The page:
Emily Zimmer has worked as a staff writer for the Rosemount Town Pages since 2007. She has a degree in journalism from Minnesota State University, Mankato. Outside of work, Emily enjoys running, reading and gardening.
You can follow Emily's gardening adventures at the Areavoices blog East of Weedin'.
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An old kitchen exhaust fan caused the fire that nearly destroyed a Rosemount home last week, said John Kendall Rosemount's Fire Marshall. Marshall said he determined that the fire started in the kitchen exhaust fan and spread to the attic of the four-bedroom home. He said the fan, which was installed in the 1950s, likely when the house was built, had stalled and overheated, causing the fire. Rosemount firefighters responded to the fire on Blaine Court shortly after 9 a.m. Aug. 24 after one of the homeowners called to report it.
A ruling by the Minnesota Supreme Court has pretty much eliminated the ability for cities to grant variances. That means residents who want to deviate from the city's building ordinances will likely be turned down. "This will limit our ability to be flexible," said city administrator Dwight Johnson of the ruling. While the June ruling won't affect a large number of Rosemount property owners, it will likely irritate some. City planner Eric Zweber said the city has considered 20 variance proposals since 2003.
Bill Goodwin isn't the fastest pastor but he's not the slowest either. The head of Lighthouse Christian Church drove a car in the Faster Pastor races at Cedar Lake Speedway Aug. 21 in New Richmond, Wis. "I had two goals going into it," said Goodwin. "I didn't want to come in last and I wanted to beat a pastor friend of mine." Goodwin, also known as Wild Bill on the racetrack, accomplished both of his goals. "I am a faster pastor, just not the fastest," said Goodwin about his experience. Goodwin raced a four-cylinder 2001 Geo Metro in the Faster Pastor races.
LG Bradshaw always knew he wanted to be a writer, but somehow life took him in a different direction. After a 14-year career as a police officer, Bradshaw finally put pen to paper and sought out his dream. "I always liked reading when I was a kid and thought it would be cool as a job but it didn't work out right away," said Bradshaw. After getting divorced, Bradshaw decided to take some risks and wrote his book, Dot to Dot.
A new baseball field and an updated softball field should amp up Dakota County Technical College's ball programs. The college has started projects that will result in updated facilities for the Blue Knights and improve the fastpitch field. Ames Construction donated in-kind service, which has resulted in nearly $1 million worth of work. "Mr. Ames has been quite generous. We are very excited about the new field. It will take our baseball program to the next level," said Ron Thomas, DCTC president. Work is under way on the project, although some technical issues still have to be ironed out.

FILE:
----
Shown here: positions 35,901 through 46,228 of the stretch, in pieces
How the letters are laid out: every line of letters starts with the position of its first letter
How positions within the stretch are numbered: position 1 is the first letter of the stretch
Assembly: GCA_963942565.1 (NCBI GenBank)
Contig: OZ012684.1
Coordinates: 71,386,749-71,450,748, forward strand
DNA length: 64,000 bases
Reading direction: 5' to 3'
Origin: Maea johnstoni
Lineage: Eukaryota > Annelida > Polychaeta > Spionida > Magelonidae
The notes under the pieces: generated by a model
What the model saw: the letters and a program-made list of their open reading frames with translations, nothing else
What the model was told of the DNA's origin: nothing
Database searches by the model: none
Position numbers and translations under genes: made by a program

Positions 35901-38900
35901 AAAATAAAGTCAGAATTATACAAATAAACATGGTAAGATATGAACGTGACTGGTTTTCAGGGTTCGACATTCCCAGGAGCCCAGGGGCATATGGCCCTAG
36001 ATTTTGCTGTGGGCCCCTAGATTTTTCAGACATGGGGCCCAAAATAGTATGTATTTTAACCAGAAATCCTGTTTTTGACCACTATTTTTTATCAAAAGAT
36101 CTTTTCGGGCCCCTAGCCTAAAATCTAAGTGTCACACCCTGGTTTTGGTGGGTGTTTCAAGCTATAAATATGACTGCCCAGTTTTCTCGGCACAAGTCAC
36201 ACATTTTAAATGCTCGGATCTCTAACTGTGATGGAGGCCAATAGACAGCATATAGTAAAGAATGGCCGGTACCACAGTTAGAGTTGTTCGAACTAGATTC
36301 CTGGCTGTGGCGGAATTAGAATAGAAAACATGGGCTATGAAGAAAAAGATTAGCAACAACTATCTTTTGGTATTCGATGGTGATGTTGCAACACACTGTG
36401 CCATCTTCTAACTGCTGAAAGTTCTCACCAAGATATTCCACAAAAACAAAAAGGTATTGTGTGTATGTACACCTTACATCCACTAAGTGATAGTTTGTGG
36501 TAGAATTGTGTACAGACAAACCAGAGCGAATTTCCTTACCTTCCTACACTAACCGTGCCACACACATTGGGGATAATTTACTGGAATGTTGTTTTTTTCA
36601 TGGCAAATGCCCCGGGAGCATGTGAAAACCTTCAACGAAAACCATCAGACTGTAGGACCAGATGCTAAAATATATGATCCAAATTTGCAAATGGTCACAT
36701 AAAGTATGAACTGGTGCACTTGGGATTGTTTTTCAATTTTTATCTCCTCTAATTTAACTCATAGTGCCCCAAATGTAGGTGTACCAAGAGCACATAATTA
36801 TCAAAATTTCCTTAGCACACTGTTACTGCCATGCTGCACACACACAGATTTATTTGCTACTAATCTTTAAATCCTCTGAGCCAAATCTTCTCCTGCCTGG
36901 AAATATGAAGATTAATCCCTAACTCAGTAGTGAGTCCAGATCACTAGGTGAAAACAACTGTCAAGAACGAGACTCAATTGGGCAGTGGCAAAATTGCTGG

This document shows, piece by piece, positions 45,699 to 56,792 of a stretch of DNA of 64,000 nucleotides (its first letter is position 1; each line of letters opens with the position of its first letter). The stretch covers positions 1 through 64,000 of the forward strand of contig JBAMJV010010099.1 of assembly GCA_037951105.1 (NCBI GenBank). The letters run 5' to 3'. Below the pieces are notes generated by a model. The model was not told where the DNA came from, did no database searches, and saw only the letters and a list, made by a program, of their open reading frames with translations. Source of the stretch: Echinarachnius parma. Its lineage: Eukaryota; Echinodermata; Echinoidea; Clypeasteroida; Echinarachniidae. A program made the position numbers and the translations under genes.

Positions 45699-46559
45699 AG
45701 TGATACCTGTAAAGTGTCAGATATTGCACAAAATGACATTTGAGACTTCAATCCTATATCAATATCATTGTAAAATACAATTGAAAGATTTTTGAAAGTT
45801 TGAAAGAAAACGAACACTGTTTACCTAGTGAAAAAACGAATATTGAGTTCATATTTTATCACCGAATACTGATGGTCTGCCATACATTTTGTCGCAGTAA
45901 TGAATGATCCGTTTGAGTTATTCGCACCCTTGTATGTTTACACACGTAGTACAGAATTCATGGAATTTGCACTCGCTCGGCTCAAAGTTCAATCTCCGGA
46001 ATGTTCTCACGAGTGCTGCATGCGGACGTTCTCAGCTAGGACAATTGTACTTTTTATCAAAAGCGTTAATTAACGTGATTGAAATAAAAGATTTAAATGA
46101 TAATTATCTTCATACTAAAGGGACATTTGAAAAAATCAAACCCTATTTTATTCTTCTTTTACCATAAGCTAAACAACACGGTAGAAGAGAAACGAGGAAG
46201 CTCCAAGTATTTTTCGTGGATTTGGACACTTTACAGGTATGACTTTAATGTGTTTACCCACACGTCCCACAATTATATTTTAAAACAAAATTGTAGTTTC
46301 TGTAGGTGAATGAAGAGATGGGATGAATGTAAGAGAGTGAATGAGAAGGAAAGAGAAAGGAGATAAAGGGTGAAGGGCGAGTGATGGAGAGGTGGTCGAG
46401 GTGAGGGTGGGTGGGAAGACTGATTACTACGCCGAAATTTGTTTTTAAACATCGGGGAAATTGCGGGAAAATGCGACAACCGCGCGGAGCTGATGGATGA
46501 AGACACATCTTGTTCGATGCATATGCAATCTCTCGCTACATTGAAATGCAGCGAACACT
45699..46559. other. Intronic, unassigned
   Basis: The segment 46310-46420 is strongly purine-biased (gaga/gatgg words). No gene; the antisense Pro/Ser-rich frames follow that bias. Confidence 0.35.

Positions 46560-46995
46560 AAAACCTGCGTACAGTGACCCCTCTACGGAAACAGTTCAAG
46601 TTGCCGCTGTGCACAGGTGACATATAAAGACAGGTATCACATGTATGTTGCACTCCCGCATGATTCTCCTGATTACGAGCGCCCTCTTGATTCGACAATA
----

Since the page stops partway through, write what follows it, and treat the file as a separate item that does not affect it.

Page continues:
In trying to build a home of their own, the Cedarwood Church congregation has gotten a lesson in patience.
Rosemount United Methodist Church members have had a whirlwind couple of weeks. They cried as they said goodbye to loved associate pastor Brooke Heerwald-Steiner in late July and smiled as they said hello her replacement, Paul Baudhuin, on Sunday. Baudhuin was assigned to Rosemount after Heerwald Steiner was sent to White Bear Lake last month by Bishop Sally Dyck. Baudhuin comes to Rosemount UMC from St. Croix Valley United Methodist Church where he has been the youth pastor for the past 5 years.
Rosemount will see some cash from the American Investment and Recovery Act come through town this fall. Two city projects have received funds through the Energy Efficiency Conservation Block Grant, which is funded through the federal stimulus. The first and bigger of the two projects is replacing the boilers at the Rosemount Steeple Center. Parks and recreation director Dan Schultz said the boilers at the former St. Joseph Church are very old and at the end of their lifespan.
While there are some unknowns still out there the City of Rosemount's budget is looking pretty good. And for the second year in a row residents will likely see a decrease on their share of the burden. "It is generally positive," said city administrator Dwight Johnson of the budget. "We've found ways to save." With the current numbers and estimates the city's property tax levy would decline by $214,368. That means residents with a median value home - $212,600 -will pay $46 less in 2011. That is in addition to a $77 reduction for 2010.
Michael Young, Amanda Woodruff and Danny Wu probably don't know anyone in Rosemount, but people here care about them. The three soldiers are all serving in war zones and have been adopted by Operation Minnesota Nice to receive care packages. Young, Woodruff and Wu have been adopted by members, of Rosemount's chapter, along with 10 other soldiers. Each month the chapter sends comfort and love to deployed soldiers all over the world. The packages contain a wide variety of items, including practical stuff like eye drops, wet wipes, and sunscreen.